What you spend years creating, others could destroy overnight. Create anyway.

If you find serenity and happiness, some may be jealous. Be happy anyway.

The good you do today, will often be forgotten. Do good anyway.

Give the best you have, and it will never be enough. Give your best anyway.

In the final analysis, it is between you and God. It was never between you and them anyway.

Recipe of the Week:
Whole Wheat Penne with Roasted Tomatoes and Spicy Italian Chicken Sausage
2 links spicy Italian chicken sausage
2 lbs. Roma tomatoes, wedged
4 cloves garlic, minced or pressed
1 tbsp dried basil
1/2 tsp coarse sea salt
1/8 tsp red chili pepper flakes
1 tbsp olive oil
1/2 cup dry red wine
6 oz. whole wheat penne pasta
4 tbsp grated parmesan cheese
Preheat oven to 450. Put the sausage links in a baking dish then cover with the tomatoes, garlic, basil, salt, and pepper flakes. Drizzle the olive oil and wine over the tomatoes then bake for 40 minutes uncovered. Remove the sausage links and chop them up then return them to the tomato mixture.
Cook the pasta according to package directions. Drain and toss with the cooked tomatoes and sausage. Serve with each serving topped with 1 tbsp of the parmesan cheese.
Makes 4 servings.
Nutritional Information: Calories 331.3, Total Fat 10.5g, Cholesterol 31.5mg, Sodium 630.5mg, Total Carbs 43.7g, Dietary Fiber 7.1g, Protein 17.3g
And finally, my tip of the week… 
Relax and Recover
This is about the time in January when those well-intentioned New Year’s resolutions start falling off the charts. You give into temptation at the office or you miss a day at the gym and suddenly your new found healthy lifestyle is out the window. I say relax!  Fuhgeddaboutit! 
So what if you have a piece of candy from the office candy bowl? So what if you eat the whole bowl? Okay, it’s not something I would go bragging about to my girlfriends, but just because I make one poor choice doesn’t mean that I should completely abandon my goals. No one is perfect, everyone makes bad choices, including yours truly. And yet, so often once our “diet” goes off the rails we just completely give up and go back to all of our old habits. I know that I’ve been guilty of this many times in the past. I give into temptation and I tell myself, I’ll be good tomorrow. Or next week. Or next month. Or next year. You get the picture.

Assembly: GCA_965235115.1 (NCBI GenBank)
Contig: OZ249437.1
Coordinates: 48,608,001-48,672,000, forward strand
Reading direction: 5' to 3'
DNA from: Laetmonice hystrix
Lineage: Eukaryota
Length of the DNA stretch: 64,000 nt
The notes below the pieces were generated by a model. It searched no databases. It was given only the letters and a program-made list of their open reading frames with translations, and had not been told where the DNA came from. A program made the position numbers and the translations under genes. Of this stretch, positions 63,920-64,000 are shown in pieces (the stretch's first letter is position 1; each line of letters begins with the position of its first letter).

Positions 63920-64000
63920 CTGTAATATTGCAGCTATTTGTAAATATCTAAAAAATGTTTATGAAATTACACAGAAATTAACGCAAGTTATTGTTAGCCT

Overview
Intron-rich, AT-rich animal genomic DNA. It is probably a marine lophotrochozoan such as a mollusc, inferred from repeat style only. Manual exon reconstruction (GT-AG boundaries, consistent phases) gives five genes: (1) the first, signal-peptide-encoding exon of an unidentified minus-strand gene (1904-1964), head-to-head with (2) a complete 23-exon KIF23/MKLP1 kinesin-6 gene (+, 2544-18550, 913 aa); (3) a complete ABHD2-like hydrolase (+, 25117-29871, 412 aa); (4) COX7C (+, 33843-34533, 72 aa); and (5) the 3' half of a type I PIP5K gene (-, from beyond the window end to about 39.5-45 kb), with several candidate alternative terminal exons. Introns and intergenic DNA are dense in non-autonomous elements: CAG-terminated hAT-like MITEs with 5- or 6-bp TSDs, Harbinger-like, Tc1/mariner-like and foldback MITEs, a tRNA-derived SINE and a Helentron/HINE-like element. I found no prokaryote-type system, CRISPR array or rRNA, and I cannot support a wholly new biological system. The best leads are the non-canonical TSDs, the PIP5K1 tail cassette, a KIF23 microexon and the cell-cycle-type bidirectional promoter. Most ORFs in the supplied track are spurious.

The reality is that every moment is an opportunity. You don’t need to wait until tomorrow, the very next food choice you make is an opportunity for a healthy one. Remember, you’re not running a race, life is one long journey.  Likewise, this isn’t a diet, this is a healthy lifestyle which means that you are allowed to indulge once a while. Savor those moments, use them sparingly, make them count, and use the rest of your choices wisely.

Classic French Onion Soup

With the turn of the calendar always comes the inevitable New Year’s resolutions. What is more traditional than the resolution to get fit or lose weight? It is why the TV and newspapers are currently filled with glossy ads of skinny women and buff guys touting the latest pill, shake, diet program, or fitness equipment.
And it is at this time of year when co-workers and friends, knowing my past, show more interest in my story and ask me how I lost the massive amount of weight that I did. Now don’t get me wrong, I am more than happy to share my story and spread the gospel of a healthy lifestyle. It is just that more often than not — once hearing the simplistic answer that you need to move more and eat smarter — people are unimpressed, disappointed even, and as I walk away I know that they haven’t really heard anything I’ve said.
But I am an optimist at heart, and having made the arduous journey myself, I am a firm believer in the benefits of a healthy lifestyle and that anyone can make the switch, just as I have. So I will take this New Year opportunity to share my best tips and advice with you, my dear readers, in the hopes that I can convert even just one of you away from the dark side of fad dieting.
Ready? Here we go…